One of the biggest things about the KEYone returns with the KEY2, but it is more than just software, it’s a hardware change too. BlackBerry removed the (often redundant) right hand shift key, and replaced it with what it calls the “Speed Key”. The Speed Key allows you to use all 52 keys for shortcuts (two for each alphanumeric key) anywhere in the OS. whereas on the KEYone the keyboard shortcuts only worked on the home screen, and only on the BlackBerry launcher, with KEY2 those shortcuts work anywhere in the OS, from any app., as long as you hold the button down. Now, when I remember to use it, and it is becoming more and more frequent, this method of switching apps is fast. It becomes kind of like Alt-tab, but for more than just going back to the last app. It’s just breaking the muscle memory of going home, finding the new app, launching the app etc, now that is simply replaced by Speed Key plus whatever key it is set to, and with 6GB of RAM, the KEY2 keeps them all in memory, for the most part.
As I said earlier, despite all my praise, I need to point out that BlackBerry still has not yet delivered Oreo to the KEYone, and whilst I’d like to think that Android P will come soon to the KEY2, seeing as it has Treble and the Snapdragon 660 is already certified for Android P from Qualcomm. But until it launches, we cannot know, but it doesn’t look good If you’re betting on fast platform updates.
Camera – BlackBerry KEY2
This is a little different from last year. Last year, BlackBerry proudly shouted that they used the same sensor in the KEYone that Google used in the Pixel. This year, no such bragging rights, but that doesn’t mean it’s a bad camera. The 12MP main camera has an aperture f-stop of 1.8, which is pretty good. It’s not going to be a Pixel killer, and it is definitely not going to stand up against the Galaxy S9 and the P20 Pro’s of this world, but it is not meant to. The Camera on the KEY2 just needs to be better than what is on the KEYone, and on that metric, it is.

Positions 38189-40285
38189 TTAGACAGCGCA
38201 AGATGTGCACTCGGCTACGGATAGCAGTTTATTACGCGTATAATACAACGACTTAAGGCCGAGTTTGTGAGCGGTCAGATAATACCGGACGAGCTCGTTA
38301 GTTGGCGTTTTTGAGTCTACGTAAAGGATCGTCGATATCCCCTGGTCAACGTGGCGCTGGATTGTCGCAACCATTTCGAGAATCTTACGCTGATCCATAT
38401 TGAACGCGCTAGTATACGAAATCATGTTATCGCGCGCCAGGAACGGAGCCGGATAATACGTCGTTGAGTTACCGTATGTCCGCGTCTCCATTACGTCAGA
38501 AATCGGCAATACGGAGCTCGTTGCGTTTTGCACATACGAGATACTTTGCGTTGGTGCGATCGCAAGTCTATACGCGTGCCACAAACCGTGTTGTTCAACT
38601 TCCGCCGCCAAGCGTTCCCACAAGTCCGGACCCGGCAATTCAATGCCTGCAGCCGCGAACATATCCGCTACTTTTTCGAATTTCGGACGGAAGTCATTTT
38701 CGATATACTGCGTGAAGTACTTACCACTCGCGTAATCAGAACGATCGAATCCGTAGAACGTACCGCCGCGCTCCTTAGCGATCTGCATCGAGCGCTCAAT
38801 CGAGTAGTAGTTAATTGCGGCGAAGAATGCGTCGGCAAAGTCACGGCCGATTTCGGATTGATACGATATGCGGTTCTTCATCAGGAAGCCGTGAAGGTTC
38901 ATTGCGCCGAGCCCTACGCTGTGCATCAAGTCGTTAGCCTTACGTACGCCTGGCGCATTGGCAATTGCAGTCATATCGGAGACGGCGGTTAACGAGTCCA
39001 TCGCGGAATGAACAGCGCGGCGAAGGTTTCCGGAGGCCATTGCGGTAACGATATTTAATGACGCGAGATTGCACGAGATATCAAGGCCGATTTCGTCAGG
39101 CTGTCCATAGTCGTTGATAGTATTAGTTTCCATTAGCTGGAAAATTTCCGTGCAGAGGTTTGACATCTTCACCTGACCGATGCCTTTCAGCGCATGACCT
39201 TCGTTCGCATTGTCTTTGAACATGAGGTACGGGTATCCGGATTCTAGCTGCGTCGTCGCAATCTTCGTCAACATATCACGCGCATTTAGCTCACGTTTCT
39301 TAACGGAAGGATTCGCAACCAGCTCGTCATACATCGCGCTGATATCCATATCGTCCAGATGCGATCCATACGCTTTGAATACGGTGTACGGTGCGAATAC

The KEY2 camera is faster, is able to capture more dynamic range, the zoom lens, whilst not the best quality, is still better than 2x digital zoom, and so in every metric that matters compared to the KEYone, the KEY2 prevails. The problem is at its suggested retail price of £580 here in the UK, that puts it up against some competition that have some pretty respectable cameras. My conundrum comes when I try and compare it to those, because it is not trying to compete with those. Those want to be the best camera at all times, and the KEY2 needs to be the best in the moment, but not all the time, and that’s what the KEY2 is. If it is all you’ve got, it’ll still give you a nice picture, but where other companies spend large portions of their R&D on cameras (I’m looking at you Huawei and Samsung) BlackBerry has decided to put that money into other places, such as security and the keyboard. If you’re that way inclined you’ll appreciate that. It’s not for everyone, but it’s a brave decision when writing a list of “must haves” for a 2018 smartphone.
Here are some camera samples anyway, enjoy.
Here are some Selfies as well, because why not.
Lastly, I decided to shoot some video on the KEY2 to show you, It defaults to 1080p, but I have bumped it up to 2160p (4K) for this sample.
Performance – BlackBerry KEY2
The performance was never a great point for the KEYone, but it was one that got worse with time, unfortunately. Whilst the Snapdragon 625 itself was a great chip, BlackBerry wasn’t able to get the performance out of it that someone like Motorola was able to. This meant that over time the KEYone slowed down, a lot. Late December early January, BlackBerry issued an OTA that dramatically improved performance, making it about on par with a new OOB unit, but it was still never blisteringly fast.